Hepatitis C virus, PCR genotyping (types 1a, 1b, 2, 3a, 4, 5a, 6)
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Why this test?
To determine the need for treatment and predict the course of the disease.
To plan the duration of antiviral therapy and drug dosage.
To predict the effectiveness of treatment.
Making a decision about a liver biopsy.
In what cases is it prescribed?
When detecting hepatitis C virus RNA and planning antiviral therapy.
The hepatitis C virus (HCV) can infect liver cells, as well as some blood cells (neutrophils, monocytes, B-lymphocytes). Basically, the infection is transmitted through blood (preparations for transfusion of blood and plasma elements, donor organs, non-sterile syringes, needles, instruments), less likely to be sexually transmitted.
Acute viral hepatitis, as a rule, is asymptomatic and in most cases remains undetected. 60-85% of infected people develop chronic infection, which increases the risk of developing cirrhosis, liver failure and hepatocellular carcinoma. For its hidden, but destructive action, the infection received the unofficial name gentle killer.
HCV has the greatest variability among all causative agents of viral hepatitis and, thanks to its high mutational activity, is able to avoid the influence of protective mechanisms of the immune system. Genomes of the virus differ significantly in different countries of the world and have different sensitivities to interferon drugs.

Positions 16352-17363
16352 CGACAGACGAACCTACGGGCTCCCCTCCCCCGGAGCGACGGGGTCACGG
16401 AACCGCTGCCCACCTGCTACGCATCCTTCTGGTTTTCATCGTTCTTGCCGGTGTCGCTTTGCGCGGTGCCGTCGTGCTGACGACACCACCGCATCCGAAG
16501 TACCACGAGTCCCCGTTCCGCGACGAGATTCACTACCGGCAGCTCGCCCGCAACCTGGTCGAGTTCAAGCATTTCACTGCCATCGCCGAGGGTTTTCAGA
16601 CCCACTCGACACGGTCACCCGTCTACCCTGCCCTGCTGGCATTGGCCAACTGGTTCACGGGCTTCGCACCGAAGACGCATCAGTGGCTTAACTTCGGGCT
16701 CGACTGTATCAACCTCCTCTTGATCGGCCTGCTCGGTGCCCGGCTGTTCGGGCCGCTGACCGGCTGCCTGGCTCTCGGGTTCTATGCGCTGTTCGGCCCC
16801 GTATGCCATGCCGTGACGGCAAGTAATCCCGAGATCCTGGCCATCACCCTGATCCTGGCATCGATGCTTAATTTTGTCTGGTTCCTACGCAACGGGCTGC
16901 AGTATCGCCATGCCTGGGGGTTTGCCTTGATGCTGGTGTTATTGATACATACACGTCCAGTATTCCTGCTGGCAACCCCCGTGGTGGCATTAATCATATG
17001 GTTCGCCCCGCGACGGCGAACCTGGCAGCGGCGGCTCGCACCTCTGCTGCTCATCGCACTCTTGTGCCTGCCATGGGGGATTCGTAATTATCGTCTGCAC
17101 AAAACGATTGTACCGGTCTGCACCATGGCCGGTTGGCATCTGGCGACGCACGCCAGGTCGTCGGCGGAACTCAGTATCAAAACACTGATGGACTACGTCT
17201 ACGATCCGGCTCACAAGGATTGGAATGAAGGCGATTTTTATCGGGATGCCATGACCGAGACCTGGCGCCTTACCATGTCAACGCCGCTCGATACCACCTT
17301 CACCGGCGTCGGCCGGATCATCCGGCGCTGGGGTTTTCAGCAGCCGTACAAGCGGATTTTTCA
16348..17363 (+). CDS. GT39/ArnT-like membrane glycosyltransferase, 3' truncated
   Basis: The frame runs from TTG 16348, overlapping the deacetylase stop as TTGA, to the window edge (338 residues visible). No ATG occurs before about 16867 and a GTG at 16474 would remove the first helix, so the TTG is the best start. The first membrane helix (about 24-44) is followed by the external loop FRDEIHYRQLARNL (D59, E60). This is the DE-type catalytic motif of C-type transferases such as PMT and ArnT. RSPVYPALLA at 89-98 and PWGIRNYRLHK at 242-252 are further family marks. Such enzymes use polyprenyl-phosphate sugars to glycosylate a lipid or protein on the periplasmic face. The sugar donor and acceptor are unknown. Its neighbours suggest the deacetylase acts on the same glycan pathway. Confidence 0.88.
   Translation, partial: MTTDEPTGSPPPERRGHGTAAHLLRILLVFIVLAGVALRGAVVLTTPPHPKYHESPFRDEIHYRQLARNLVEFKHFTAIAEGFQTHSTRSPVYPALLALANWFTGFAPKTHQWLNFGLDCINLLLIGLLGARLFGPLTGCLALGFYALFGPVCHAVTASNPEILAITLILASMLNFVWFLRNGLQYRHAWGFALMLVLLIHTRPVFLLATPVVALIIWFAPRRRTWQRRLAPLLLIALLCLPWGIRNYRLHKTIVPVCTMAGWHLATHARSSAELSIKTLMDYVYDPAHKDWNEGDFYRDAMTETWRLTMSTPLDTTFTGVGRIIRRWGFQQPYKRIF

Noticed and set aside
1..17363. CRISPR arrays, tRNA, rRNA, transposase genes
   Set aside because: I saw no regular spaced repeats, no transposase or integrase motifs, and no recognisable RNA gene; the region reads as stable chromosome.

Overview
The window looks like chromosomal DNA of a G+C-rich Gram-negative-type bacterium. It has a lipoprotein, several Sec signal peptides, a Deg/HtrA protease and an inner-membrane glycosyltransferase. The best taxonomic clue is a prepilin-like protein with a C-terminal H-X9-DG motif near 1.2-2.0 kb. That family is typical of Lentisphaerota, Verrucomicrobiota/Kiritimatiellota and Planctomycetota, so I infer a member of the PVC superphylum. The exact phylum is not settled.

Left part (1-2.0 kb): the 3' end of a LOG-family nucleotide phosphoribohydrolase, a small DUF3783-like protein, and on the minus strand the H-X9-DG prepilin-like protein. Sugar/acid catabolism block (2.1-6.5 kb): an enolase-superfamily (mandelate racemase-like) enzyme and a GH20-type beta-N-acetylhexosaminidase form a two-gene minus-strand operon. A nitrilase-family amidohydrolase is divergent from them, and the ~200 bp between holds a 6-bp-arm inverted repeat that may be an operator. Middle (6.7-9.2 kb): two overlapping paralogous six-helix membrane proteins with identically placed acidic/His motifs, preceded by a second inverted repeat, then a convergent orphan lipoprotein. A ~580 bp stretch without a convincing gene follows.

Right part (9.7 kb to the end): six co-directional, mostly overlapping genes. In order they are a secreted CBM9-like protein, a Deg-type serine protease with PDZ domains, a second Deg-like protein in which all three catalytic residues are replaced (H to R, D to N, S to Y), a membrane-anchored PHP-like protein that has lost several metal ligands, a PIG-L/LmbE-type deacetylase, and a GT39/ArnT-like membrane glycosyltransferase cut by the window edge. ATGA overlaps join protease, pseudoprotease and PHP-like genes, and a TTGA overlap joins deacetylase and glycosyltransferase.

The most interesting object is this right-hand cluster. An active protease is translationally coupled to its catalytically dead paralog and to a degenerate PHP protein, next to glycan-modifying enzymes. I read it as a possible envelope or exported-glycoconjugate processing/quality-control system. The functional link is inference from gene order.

There are 6 main genotypes of the hepatitis C virus and about 500 subtypes. Genotype 1 is the most common in the world (40-80%). 1a type is often found in the USA, 1b is typical for Western Europe and South Asia. Genotype 2 occurs with a frequency of 10-40%. Genotype 3 is common in Scotland, Australia, India and Pakistan. HCV type 4 is typical for Central Asia and North Africa, genotype 5 - for South Africa, 6 - for some Asian countries. In Russia, genotype 1b predominates, followed by 3, 1a, 2 in descending order of frequency, in the USA - 1a / 1b, 2b, and 3a.
Antiviral therapy aimed at suppressing the progression of the disease can, in rare cases, accelerate the development of liver complications. This happens when clinical and laboratory parameters are incorrectly assessed. RNA genotyping of the hepatitis C virus allows predicting the effect of the planned therapy.
Genotype 1 is less amenable to treatment than genotypes 2 and 3. In addition, it is more important to perform a liver biopsy in genotype 1. Increased doses of interferon drugs are recommended for patients with genotypes 1 and 4. The course of therapy in such patients should be extended to 48 weeks, even if the virus is not in the blood for more than 24 weeks. In the case of successful treatment, which is confirmed by a decrease in the viral load of the blood (<50 IU / ml in 4 weeks), a shorter duration of therapy is likely. If the number of viral copies has not decreased by 2 orders of magnitude in 12 weeks, then the treatment is ineffective and must be reviewed.
Genotypes 2 and 3 respond well to therapy in 80% of cases, usually taking 24 weeks.
The treatment is developed taking into account the gender and age of the patient, the symptoms he has, previous therapy, the structure and function of the liver, as well as laboratory indicators.